balloonist


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bal·loon

 (bə-lo͞on′)
n.
1.
a. A flexible bag designed to be inflated with hot air or with a gas, such as helium, that is lighter than the surrounding air, causing it to rise and float in the atmosphere.
b. Such a bag with sufficient capacity to lift and transport a suspended gondola or other load.
c. Such a bag shaped like a figure or object when inflated; an inflatable.
2. A usually round or oblong inflatable rubber bag used as a toy or decoration.
3. Medicine An inflatable device that is inserted into a body cavity or structure and distended with air or gas for therapeutic purposes, such as angioplasty.
4.
a. See speech bubble.
b. See thought bubble.
5. A balloon payment.
v. bal·looned, bal·loon·ing, bal·loons
v.intr.
1. To ascend or ride in a balloon.
2. To expand or swell out like a balloon. See Synonyms at bulge.
3. To increase or rise quickly: expenses ballooning out of control.
v.tr.
To cause to expand by or as if by inflating: unforeseen expenditures that ballooned the deficit.
adj.
Suggestive of a balloon, as in shape: balloon curtains.

[French ballon, from Italian dialectal ballone, augmentative of balla, ball, of Germanic origin; see bhel- in Indo-European roots.]

bal·loon′ist n.

bal•loon•ist

(bəˈlu nɪst)

n.
one who ascends in a balloon.
[1775–85]
ThesaurusAntonymsRelated WordsSynonymsLegend:
Noun1.balloonist - someone who flies a balloonballoonist - someone who flies a balloon    
skilled worker, skilled workman, trained worker - a worker who has acquired special skills
Translations

balloonist

[bəˈluːnɪst] Nascensionista mf, aeronauta mf

balloonist

[bəˈluːnɪst] naéronaute mf

balloonist

nBallonfahrer(in) m(f)

balloonist

[bəˈluːnɪst] naeronauta m/f
References in classic literature ?
I was a balloonist for many years, and once my balloon carried me to the Land of Oz, and once to the Vegetable Kingdom.
Directly below him the balloonist would have seen the network of streets far and wide, houses, churches, squares, crescents, gardens--already derelict--spread out like a huge map, and in the southward BLOTTED.
After a time," continued Oz, "I tired of that, and became a balloonist.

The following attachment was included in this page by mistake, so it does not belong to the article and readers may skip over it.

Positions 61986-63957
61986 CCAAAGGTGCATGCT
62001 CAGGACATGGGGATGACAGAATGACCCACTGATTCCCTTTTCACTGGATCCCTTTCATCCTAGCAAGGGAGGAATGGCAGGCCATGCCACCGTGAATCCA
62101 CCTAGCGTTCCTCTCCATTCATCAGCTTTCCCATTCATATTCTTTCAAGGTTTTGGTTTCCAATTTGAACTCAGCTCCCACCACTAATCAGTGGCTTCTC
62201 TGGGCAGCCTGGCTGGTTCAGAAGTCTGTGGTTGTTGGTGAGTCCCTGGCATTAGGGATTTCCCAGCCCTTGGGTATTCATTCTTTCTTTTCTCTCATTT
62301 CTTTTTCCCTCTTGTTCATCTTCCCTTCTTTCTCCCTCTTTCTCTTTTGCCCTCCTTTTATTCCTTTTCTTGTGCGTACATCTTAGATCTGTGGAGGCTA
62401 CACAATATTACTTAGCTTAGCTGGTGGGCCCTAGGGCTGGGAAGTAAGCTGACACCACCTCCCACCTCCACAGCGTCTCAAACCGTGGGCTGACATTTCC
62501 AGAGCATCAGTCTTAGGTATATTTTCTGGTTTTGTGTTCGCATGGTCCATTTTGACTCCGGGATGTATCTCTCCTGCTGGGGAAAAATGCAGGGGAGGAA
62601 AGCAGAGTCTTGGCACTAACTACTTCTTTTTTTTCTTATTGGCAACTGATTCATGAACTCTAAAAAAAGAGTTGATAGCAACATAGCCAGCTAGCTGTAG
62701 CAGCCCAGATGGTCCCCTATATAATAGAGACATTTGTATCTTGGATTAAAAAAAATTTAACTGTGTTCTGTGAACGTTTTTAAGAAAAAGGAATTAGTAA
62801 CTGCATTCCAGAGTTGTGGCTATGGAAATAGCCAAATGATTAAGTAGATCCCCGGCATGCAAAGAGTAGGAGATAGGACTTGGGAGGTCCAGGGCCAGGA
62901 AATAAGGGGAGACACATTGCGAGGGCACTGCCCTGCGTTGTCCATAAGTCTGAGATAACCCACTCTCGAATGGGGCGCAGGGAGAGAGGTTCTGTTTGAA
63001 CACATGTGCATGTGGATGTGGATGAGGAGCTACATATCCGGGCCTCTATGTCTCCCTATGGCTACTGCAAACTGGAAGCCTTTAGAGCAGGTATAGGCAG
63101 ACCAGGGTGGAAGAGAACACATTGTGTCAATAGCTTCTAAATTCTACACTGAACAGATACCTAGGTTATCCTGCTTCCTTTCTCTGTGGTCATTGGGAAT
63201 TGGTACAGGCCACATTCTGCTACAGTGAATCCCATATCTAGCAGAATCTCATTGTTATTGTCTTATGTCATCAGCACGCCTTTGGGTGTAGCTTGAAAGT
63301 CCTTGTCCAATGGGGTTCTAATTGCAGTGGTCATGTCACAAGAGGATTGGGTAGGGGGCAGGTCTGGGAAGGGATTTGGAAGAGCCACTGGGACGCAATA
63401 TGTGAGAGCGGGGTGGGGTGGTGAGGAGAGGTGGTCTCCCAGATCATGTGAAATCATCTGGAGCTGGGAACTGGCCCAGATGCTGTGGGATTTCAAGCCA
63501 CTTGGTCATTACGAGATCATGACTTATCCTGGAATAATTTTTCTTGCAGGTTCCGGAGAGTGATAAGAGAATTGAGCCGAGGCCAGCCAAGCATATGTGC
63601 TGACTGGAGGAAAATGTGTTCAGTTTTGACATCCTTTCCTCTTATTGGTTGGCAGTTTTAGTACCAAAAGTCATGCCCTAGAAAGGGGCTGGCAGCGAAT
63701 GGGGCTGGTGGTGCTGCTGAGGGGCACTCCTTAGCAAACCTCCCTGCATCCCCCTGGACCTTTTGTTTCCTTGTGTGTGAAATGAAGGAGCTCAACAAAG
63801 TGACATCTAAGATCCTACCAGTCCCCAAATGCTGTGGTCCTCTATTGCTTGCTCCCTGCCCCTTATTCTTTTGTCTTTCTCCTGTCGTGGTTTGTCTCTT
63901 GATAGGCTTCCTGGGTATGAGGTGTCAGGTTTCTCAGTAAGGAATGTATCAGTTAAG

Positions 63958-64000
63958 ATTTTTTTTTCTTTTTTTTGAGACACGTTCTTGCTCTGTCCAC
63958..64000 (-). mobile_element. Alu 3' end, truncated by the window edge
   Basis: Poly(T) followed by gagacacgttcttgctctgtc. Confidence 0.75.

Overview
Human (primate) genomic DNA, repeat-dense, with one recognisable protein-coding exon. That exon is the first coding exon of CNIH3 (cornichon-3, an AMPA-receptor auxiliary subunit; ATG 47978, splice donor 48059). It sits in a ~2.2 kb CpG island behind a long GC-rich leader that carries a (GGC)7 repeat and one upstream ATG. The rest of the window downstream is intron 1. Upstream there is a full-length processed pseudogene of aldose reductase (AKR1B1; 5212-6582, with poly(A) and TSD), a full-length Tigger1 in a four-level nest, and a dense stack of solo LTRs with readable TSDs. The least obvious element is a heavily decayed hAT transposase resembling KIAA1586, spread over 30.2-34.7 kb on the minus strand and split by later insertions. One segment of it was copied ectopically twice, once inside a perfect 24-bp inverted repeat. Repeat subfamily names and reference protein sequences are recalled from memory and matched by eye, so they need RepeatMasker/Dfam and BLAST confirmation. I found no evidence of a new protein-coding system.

Though a new Texas law allows hunters to shoot feral hogs and coyotes from hot air balloons, it's not easy to find a balloonist offering the activity.
1740: Joseph-Michel Montgolfier, pioneer balloonist, was born in Annonay, France.
Balloonist and aviation captain Abdulaziz Nasser Al-Mansouri told Bahrain News Agency (BNA) the participation of "The King of Bahrain" Balloon" will include several destinations including the USA, China and Japan to showcase the Kingdom's accomplishments under the leadership and wise policy of His Majesty the King and the country's advancement, progress and prosperity and excellence in all fields.
I AM currently researching the life of a former Liverpool resident, the engineer and hot-air balloonist, William Windham SADLER (1796-1824), and am hoping that via your pages I might be able to locate the whereabouts of a diary or other items which once belonged to him.
A BALLOONIST who was trying to cross the Atlantic using hundreds of helium-filled balloons has landed short of his goal in Newfoundland.
THE only way was Up for a bonkers balloonist yesterday after his bid to cross the Atlantic ended in a bit of a downer.
D) He was the first cluster balloonist to fly across the Indian Ocean.
Varney, a commercial hot air balloonist and owner of R.
Well" says the balloonist, "everything you have told me is technically correct, but I have no idea what to make of your information, and the fact is I am still lost.